The Whole Picture: Advancing Social Justice through Wholeness
By Janeen Manuel, PhD and Nora F. Murphy Johnson, PhD
How can we use the idea of wholeness to get “unstuck” and moving forward in our work as changemakers?
Wholeness refers to the idea that everything in our world is interconnected, and that we can’t fully understand any part of it without understanding its relationship to the whole. It’s a way of seeing the world as an intricate web of relationships, where everything is inextricably linked. When we recognize the interconnectedness of everything, we begin to see how different forms of injustice are interrelated, and how they are all symptoms of a deeper imbalance. This means that what’s outer is inner, and what’s inner is outer. The path towards wholeness is one each must walk on our own, and one that we must walk together.
Author, educator, and Quaker philosopher Parker J. Palme has written extensively on subjects like identity, community, leadership, and spirituality. In “A Hidden Wholeness,” Palmer suggests that we often live “divided lives,” in which our inner and outer selves are disconnected. He posits that this disconnection can lead to personal and societal issues because we are not living in alignment with our true values and beliefs. This split within ourselves can contribute to feelings of unhappiness, discontent, and disconnection. To address this, Palmer presents the concept of wholeness, which involves integrating our inner and outer lives. He emphasizes the importance of aligning our actions and outward life with our inner values and beliefs, a state he refers to as “living divided no more.”
Author and educator bell hooks has written extensively about the intersectionality of various forms of oppression. In her book Feminism is for Everybody: Passionate Politics, she writes:
“To understand feminism it implies one has to necessarily understand sexism, classism, racism, and heterosexism. Thus, feminist struggle necessarily means antiracist struggle, and it means class struggle. It means challenging the whole capitalist-colonialist-patriarchal mode of production, distribution, and consumption.”
Thus, while it may initially seem overwhelming, taking time to think about and focus on wholeness gives us a deeper perspective and perhaps new ideas for doing our everyday work of tackling the individual “parts” of social injustice. It allows us to “zoom out” and see complexity and interrelationships, and from that viewpoint, we might be able to make more impactful decisions.
Wholeness and the Changemaker
In addition, the idea of wholeness is important for changemakers in terms of internal factors, including mental health, emotional wellbeing, and spiritual fulfillment. When individuals are whole, they are better equipped to address external factors that contribute to social injustice. For example, people with good mental health are more likely to be productive members of society. They contribute to the economy and promote social stability. When individuals are spiritually fulfilled, they are more likely to have a sense of purpose, leading them to work towards creating a more just and equitable world. For this reason, we must work towards creating a world where individuals are seen as whole beings, with equal value for their physical, emotional, mental, and spiritual wellbeing. Palmer writes in Let Your Life Speak:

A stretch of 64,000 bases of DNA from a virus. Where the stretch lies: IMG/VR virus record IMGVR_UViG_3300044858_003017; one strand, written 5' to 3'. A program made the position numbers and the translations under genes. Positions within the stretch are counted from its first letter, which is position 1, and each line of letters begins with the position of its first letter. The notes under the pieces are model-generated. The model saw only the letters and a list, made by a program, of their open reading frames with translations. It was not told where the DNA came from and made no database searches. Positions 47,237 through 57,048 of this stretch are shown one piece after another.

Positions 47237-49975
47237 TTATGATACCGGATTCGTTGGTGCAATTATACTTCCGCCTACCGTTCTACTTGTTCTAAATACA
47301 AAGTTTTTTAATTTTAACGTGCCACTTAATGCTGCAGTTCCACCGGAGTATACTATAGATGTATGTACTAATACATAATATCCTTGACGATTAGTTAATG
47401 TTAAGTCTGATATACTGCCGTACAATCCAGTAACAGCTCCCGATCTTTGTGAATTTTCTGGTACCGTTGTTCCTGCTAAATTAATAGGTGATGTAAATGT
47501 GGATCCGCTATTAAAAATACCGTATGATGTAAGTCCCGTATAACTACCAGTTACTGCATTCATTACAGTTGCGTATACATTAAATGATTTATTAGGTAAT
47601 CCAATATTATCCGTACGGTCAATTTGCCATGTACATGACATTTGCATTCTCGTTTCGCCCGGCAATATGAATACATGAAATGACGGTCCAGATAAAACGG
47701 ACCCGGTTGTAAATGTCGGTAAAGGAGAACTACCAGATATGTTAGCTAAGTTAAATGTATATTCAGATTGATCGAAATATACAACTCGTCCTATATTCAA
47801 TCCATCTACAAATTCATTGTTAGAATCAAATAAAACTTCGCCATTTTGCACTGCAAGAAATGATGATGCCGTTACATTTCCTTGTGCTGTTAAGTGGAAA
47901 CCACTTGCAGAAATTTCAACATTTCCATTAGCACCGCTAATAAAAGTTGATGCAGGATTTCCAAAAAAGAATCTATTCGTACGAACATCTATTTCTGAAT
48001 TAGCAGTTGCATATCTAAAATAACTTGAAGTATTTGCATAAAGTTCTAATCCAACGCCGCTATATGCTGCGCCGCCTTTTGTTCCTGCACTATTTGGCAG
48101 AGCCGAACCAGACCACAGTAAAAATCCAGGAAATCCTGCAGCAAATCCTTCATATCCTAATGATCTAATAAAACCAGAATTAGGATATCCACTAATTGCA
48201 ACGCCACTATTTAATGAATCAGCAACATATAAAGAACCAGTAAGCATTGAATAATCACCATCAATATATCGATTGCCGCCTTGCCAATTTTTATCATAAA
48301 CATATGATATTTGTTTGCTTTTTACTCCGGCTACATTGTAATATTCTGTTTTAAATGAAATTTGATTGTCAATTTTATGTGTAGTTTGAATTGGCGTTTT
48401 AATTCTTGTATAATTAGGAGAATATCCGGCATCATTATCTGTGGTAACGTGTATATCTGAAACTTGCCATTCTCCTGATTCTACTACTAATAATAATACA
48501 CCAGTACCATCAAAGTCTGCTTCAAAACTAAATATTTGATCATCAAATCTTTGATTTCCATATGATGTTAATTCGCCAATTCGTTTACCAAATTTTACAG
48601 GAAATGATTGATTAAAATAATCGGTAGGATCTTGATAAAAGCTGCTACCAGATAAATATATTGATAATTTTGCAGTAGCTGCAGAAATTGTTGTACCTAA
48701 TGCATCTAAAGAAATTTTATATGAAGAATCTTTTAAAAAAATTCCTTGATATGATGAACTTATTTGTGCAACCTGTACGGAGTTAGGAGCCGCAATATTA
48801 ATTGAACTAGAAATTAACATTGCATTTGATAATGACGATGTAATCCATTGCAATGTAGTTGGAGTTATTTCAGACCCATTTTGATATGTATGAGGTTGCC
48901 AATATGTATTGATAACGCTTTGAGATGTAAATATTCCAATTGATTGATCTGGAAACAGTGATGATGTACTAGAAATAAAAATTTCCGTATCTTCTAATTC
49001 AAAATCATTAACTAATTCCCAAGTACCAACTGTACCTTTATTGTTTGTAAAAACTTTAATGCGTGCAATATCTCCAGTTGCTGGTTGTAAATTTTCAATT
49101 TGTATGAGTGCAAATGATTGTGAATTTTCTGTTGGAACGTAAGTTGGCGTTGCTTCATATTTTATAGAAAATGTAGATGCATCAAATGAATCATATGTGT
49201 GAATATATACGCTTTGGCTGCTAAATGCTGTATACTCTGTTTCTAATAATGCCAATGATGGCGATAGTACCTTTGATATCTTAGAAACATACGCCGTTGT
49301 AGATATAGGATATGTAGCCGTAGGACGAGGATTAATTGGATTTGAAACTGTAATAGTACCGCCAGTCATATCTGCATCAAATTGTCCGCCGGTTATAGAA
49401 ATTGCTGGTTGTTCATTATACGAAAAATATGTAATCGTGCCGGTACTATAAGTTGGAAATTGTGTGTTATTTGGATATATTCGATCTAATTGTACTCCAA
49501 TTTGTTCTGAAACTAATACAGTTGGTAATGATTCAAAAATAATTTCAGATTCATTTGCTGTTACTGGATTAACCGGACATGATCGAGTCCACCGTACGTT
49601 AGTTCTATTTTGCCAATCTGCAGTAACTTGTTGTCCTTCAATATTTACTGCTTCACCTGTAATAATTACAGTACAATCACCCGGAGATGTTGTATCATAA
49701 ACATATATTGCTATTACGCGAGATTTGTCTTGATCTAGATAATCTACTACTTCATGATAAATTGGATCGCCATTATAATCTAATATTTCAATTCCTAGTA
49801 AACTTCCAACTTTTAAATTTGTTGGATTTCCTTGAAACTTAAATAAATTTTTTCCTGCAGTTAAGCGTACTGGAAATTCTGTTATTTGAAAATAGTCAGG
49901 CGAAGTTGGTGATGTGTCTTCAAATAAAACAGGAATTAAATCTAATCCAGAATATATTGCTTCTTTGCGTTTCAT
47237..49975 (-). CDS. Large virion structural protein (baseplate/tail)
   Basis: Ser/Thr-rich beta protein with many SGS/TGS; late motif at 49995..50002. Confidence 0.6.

“Our deepest calling is to grow into our own authentic self-hood, whether or not it conforms to some image of who we ought to be. As we do so, we will not only find the joy that every human being seeks — we will also find our path of authentic service in the world.”
Wholeness and Changemaking
One way to do this is to create safe spaces where individuals can feel comfortable expressing their emotions and experiences. This is particularly important for marginalized communities, who may not have had the opportunity to speak openly about their experiences. When individuals feel safe to express themselves, they are more likely to experience healing and growth, which can contribute to their overall wholeness.
Another way to promote wholeness within the social justice movement is to prioritize self-care. As changemakers, it’s easy to become consumed by the work we do, often neglecting our own wellbeing. However, self-care is essential in moving towards wholeness, both individually and collectively. When individuals prioritize their own wellbeing, they are better equipped to contribute to the work of promoting social justice (Severns Guntzel & Murphy Johnson, 2020). Self-care can take many forms, including physical exercise, meditation, therapy, and spending time with loved ones.
Our wish for you
These days especially, being a changemaker can be overwhelming. Sometimes, perhaps due to exhaustion and burnout, we try to move forward by completing the tasks in front of us one by one in an attempt just to get something done–to have some items checked off our ‘to do’ lists. In that context, taking a moment to reflect on wholeness may seem like using up time we don’t have. However, zooming out to think about interrelationships and the interconnectedness of social justice issues, and sitting back to think about honoring the whole self, is actually vital to creating transformational change. We challenge you to try it.
hooks, b. (2014). Feminism is for Everybody: Passionate Politics. Routledge.
Palmer, P. J. (1999). Let your life speak: Listening for the voice of vocation. John Wiley & Sons.
Palmer, P. J. (2022). A hidden wholeness: The journey toward an undivided life. john Wiley & sons.
Severns Guntzel, J. & Murphy Johnson, N. 2020. Wellbeing Inspires Welldoing: How Changemakers’ Inner Wellbeing Influences Their Work [Report]. Retrieved from bit.ly/TWPreport2020
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